There was also a lady that did traditional dance holding cups, including on her head. Later the same lady did a cool contortionist act. I'm pretty sure all the boys are in love.

While here in Mongolia we are living in traditional gers.

They are round structures about 15 feet across made of thick felt and wood. The doors are short, but the ceiling gets higher once you step in. The roof is like a squat, upside down cone. There's a 4 foot circle at the top of the ceiling where half is covered in felt and the other half is glass. Our ger has 4 beds, a couple basic shelves, and a wood burner.

There are no windows which is a real shame since Lake Hovsgol is gorgeous and right outside.

Today is Monday and I'm starting to get a little nervous about the race. I know I'm not really racing it, but I still want to do well. I would love to push myself past the 42 K mark and do my first, unofficial ultra. The next aid station after the 42 mark is at 55K. We'll see...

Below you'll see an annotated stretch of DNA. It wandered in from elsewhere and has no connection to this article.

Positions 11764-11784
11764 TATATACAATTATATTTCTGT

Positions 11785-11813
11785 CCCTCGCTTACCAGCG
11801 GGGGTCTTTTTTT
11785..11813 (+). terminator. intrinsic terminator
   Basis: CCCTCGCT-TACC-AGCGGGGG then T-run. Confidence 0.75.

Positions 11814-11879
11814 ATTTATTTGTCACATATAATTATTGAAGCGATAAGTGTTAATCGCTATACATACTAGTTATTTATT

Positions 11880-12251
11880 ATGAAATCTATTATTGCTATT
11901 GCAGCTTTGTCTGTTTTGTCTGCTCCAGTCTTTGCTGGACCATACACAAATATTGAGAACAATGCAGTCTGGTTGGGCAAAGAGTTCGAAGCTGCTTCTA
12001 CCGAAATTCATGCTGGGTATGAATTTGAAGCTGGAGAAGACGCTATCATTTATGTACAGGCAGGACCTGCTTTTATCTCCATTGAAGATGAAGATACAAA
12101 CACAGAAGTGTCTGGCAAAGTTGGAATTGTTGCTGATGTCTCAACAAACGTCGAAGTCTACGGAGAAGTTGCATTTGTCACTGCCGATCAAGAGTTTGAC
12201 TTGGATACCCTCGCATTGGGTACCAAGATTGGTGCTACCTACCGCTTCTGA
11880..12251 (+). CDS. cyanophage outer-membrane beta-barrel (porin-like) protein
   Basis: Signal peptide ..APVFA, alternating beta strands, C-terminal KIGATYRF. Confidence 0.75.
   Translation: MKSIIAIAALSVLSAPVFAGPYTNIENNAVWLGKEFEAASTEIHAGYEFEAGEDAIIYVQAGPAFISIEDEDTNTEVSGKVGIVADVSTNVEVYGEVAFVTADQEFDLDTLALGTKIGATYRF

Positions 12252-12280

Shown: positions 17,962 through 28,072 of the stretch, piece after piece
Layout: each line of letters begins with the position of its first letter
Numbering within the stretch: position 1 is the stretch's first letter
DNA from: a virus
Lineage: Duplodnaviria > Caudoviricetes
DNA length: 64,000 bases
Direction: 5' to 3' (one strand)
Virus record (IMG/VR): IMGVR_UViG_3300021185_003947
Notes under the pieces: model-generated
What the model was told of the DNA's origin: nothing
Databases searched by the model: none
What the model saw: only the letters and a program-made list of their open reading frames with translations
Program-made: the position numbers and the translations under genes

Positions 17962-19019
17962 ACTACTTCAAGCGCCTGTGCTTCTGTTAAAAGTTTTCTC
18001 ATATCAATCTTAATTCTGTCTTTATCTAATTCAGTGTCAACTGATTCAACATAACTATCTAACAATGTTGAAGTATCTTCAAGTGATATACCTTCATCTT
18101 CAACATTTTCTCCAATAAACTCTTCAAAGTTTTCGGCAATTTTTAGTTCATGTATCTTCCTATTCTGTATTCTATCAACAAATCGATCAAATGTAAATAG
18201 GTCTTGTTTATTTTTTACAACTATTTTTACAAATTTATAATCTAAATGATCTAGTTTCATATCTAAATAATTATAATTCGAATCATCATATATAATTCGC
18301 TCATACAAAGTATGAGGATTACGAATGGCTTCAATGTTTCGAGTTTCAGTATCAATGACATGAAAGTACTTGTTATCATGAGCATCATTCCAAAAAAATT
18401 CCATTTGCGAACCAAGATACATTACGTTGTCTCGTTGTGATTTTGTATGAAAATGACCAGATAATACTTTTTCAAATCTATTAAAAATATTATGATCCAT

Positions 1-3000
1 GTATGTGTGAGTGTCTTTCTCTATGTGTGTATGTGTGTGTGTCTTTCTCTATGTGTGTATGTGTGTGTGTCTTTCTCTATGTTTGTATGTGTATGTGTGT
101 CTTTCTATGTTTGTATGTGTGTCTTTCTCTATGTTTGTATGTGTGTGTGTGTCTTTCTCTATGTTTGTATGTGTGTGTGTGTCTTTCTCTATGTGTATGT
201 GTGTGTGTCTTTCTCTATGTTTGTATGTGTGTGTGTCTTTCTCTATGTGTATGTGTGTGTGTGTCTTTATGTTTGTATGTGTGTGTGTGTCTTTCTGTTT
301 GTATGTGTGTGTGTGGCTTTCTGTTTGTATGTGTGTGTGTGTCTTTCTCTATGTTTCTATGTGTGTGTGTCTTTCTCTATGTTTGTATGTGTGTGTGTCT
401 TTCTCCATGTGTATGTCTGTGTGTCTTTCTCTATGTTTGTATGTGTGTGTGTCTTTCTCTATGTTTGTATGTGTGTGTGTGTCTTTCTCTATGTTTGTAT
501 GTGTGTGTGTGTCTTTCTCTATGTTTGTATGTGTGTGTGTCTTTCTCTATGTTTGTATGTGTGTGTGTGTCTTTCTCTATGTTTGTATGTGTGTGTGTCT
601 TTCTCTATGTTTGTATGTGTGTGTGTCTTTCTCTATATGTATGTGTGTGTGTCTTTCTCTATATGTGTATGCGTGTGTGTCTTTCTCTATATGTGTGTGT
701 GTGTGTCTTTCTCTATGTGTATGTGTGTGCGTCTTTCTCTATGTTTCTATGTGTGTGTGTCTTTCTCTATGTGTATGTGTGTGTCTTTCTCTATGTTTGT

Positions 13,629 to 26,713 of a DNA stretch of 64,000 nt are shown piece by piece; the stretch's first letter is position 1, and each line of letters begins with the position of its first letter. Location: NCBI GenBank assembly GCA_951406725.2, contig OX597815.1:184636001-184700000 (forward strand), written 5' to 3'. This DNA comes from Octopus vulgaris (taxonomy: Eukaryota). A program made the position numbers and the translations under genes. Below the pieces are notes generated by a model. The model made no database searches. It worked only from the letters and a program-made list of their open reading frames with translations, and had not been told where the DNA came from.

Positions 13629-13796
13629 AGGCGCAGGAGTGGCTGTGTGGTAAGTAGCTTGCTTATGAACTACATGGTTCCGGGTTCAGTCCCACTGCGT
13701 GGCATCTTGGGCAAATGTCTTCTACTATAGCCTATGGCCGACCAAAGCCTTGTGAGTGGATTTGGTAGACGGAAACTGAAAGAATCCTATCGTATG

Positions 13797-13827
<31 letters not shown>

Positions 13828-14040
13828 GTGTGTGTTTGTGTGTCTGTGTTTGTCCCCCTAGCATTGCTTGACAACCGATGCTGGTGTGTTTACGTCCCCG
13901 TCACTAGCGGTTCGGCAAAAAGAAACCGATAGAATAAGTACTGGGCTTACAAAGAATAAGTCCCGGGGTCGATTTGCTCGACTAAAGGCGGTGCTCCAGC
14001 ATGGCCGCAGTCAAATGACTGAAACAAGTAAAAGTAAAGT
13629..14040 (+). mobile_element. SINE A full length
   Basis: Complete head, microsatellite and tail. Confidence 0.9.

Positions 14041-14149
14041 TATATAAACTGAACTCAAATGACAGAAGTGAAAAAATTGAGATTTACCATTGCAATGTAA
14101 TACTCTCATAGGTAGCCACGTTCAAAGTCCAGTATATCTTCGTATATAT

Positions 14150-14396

The weather here is amazing and couldn't be any more different than Okinawa. It's cool and dry. I think it's getting into the 40s at night and maybe low 80s in the sun during the day. Our camp is at 5400 feet and we'll be going up over 7400 on race day. Scary.

So, that's all I actually wrote while in Mongolia. I'm going to add in a couple more shots and a little more narrative.

During our down time we hiked around a lot. The weather and the scenery were just too beautiful to not enjoy.

Lake Hovsgol was stunning. The water had many layers of blue, a lot like the waters surrounding Okinawa. However, the lake freezes over in the winter, still has ice on it in June, and while we were there was about 40 degrees F.

Monday afternoon we hiked and found an ovo (a shelter where the good spirits come to rest). The folklore is that you will have good luck if you circle the ovo 3 times clockwise and leave a piece of your hair.